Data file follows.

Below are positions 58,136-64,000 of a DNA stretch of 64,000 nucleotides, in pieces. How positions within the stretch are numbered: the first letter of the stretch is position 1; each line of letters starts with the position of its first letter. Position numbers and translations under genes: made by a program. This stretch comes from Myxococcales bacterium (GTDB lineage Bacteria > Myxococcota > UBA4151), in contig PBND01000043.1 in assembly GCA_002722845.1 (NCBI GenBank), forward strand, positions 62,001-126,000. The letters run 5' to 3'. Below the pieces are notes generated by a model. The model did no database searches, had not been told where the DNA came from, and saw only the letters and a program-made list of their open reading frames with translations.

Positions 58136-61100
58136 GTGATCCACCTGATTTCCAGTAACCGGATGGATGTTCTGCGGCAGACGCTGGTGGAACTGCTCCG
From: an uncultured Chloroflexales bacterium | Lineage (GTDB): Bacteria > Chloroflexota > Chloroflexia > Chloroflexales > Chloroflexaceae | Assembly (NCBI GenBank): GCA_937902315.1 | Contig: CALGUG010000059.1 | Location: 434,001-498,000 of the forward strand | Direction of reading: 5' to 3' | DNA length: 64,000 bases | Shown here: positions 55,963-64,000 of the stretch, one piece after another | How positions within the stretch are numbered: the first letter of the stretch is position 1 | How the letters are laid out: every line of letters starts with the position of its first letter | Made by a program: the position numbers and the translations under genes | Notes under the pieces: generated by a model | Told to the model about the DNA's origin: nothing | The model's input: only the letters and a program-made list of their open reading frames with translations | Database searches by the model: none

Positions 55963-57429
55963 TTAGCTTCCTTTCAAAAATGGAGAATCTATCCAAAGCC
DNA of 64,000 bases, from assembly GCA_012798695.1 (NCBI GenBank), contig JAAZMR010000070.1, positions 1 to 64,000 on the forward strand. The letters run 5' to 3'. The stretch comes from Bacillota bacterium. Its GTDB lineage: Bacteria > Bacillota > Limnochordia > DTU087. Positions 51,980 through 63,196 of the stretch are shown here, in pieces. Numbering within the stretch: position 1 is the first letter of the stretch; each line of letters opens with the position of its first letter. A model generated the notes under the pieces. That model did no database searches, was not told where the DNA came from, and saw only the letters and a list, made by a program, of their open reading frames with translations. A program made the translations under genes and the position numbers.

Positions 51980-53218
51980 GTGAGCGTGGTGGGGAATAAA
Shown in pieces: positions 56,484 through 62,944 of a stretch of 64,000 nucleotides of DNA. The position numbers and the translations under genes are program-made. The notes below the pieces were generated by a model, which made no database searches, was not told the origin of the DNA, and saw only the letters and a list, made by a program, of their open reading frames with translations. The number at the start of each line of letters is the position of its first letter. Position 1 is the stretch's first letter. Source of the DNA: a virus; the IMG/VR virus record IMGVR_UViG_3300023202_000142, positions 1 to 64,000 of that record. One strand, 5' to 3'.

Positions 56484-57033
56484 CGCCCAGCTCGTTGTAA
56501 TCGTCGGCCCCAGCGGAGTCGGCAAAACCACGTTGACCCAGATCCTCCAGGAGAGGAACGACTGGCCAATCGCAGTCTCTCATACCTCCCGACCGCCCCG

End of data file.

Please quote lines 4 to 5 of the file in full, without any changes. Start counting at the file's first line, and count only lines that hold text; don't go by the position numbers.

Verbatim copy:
From: an uncultured Chloroflexales bacterium | Lineage (GTDB): Bacteria > Chloroflexota > Chloroflexia > Chloroflexales > Chloroflexaceae | Assembly (NCBI GenBank): GCA_937902315.1 | Contig: CALGUG010000059.1 | Location: 434,001-498,000 of the forward strand | Direction of reading: 5' to 3' | DNA length: 64,000 bases | Shown here: positions 55,963-64,000 of the stretch, one piece after another | How positions within the stretch are numbered: the first letter of the stretch is position 1 | How the letters are laid out: every line of letters starts with the position of its first letter | Made by a program: the position numbers and the translations under genes | Notes under the pieces: generated by a model | Told to the model about the DNA's origin: nothing | The model's input: only the letters and a program-made list of their open reading frames with translations | Database searches by the model: none

Positions 55963-57429